Any "tax break" our community gave to Pete's Fresh Market was pure genius. Instead of an empty dead spot we have a new wonderful store with many jobs there. We got a lot for that investment. Raising minimum wage does nothing for us but raise the cost of goods and services and chase away great stores. People wanting a hire wage listen up -- you are paid what you are worth in this world, so if you want to earn more, bring more to the table. The chicken cook at KFC cited here should see what other restaurants will pay him, if he is worth it he can go get a better wage for himself that way.

Nick A Binotti  

Posted: September 30th, 2015 4:47 PM

As Jeff asked (and no one in the Fight for $15 has ever addressed), when the village minimum wage is raised to $15/hr, what will the resulting impact be on other village rates? For example, the current D97 hourly rate for a Level 1 Teacher's Assistant is $16.26. When the summer lifeguards and KFC cooks are making almost as much as the TA's, will that drive up the hourly rate for TA's? Because if I'm a TA and see what their making compared to my training and education, I'd want a big increase next contract. What about other similar union contracts? Has the full impact been quantified in ways other than immeasurable platitudes?

Jeff Schroeder from Oak Park  

Posted: September 30th, 2015 4:12 PM

Last summer, four of our college age children made the minimum wage or similar. I would guess our family is typical of many two parent income Oak Park families that mainly want to see our teens get experience. The money is secondary for them. If you are going to ask for a dramatic increase in the minimum wage, please consider the significant loss of opportunity it could cause for Oak Park teens and college age students.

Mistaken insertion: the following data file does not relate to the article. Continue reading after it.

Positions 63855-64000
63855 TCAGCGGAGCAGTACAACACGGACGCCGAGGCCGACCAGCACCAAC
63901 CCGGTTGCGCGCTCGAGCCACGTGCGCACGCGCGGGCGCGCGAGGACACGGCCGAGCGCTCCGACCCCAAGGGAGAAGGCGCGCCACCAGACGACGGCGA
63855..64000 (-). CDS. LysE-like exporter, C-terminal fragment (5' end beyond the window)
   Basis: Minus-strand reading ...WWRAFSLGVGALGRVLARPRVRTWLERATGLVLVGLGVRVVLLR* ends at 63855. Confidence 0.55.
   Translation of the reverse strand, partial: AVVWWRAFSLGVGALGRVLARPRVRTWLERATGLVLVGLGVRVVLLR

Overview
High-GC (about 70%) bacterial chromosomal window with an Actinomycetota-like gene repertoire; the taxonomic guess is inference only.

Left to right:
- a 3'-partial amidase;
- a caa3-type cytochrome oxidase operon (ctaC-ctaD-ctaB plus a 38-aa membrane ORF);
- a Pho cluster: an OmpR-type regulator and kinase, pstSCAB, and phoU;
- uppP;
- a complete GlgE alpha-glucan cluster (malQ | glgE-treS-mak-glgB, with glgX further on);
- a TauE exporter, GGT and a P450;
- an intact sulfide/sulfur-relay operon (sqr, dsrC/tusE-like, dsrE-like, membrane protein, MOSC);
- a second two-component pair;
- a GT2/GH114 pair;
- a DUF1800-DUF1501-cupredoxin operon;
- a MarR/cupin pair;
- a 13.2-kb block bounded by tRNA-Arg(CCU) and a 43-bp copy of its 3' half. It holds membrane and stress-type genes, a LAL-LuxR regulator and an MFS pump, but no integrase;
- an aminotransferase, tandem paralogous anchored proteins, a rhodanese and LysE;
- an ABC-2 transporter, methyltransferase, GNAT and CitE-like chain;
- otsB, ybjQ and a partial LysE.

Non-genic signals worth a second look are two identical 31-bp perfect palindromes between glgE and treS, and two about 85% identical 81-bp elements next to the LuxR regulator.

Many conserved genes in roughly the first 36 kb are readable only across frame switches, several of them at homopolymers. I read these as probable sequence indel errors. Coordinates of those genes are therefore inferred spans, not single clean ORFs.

Jeff Schroeder from Oak Park  

Posted: September 30th, 2015 4:07 PM

If we rise the minimum wage from $8.25 an hour to $15 an hour, what will the people currently making $14 an hour want? Will they be satisfied with a mere dollar an hour raise? What about the people currently making $16 an hour? This is the real question and the reason that powerful groups support this. BTW, my daughter worked for a unit of government last summer and made the minimum wage. This is not just a business issue.

Tom Broderick from oak park  

Posted: September 30th, 2015 2:12 PM

As indicated in the article, we provided $1.5 million dollars in tax breaks to Pete's Fresh Market. We need to provide living wages to people who work for a living rather than to businesses looking for tax handouts.

Maggie Klein  

Posted: September 30th, 2015 1:17 PM

To Bob: "As an affluent community?" Sorry, but I don't fall into that category. We struggle to keep our heads above water here with all of the taxes.

Maggie Klein  

Posted: September 30th, 2015 1:16 PM

business are just going to hire less people and charge more for goods and services. Can you imagine what would happen if all of the life guards and camp counselors made $15 an hour? I couldn't afford to send my kids to the pool or camp.

Bob Simpson  

Posted: September 30th, 2015 12:31 PM

I am an Oak Park resident who attended the rally as a proud supporter of Fight for $15. Poverty is growing rapidly in the suburbs as low wage jobs proliferate. It's important that we reverse this race to the bottom as poverty is detrimental to individuals and to society as a whole. As an affluent community, Oak Park should be among the leaders on fighting income inequality, just as it once took the lead on fighting racial segregation. Please join our efforts.

Tom MacMillan from Oak Park  

Posted: September 30th, 2015 11:09 AM

Dumb idea that will result in businesses avoiding setting up or staying in Oak Park in the future. Business will increase automation as it becomes cost justified by higher labor costs, which will reduce the number of jobs.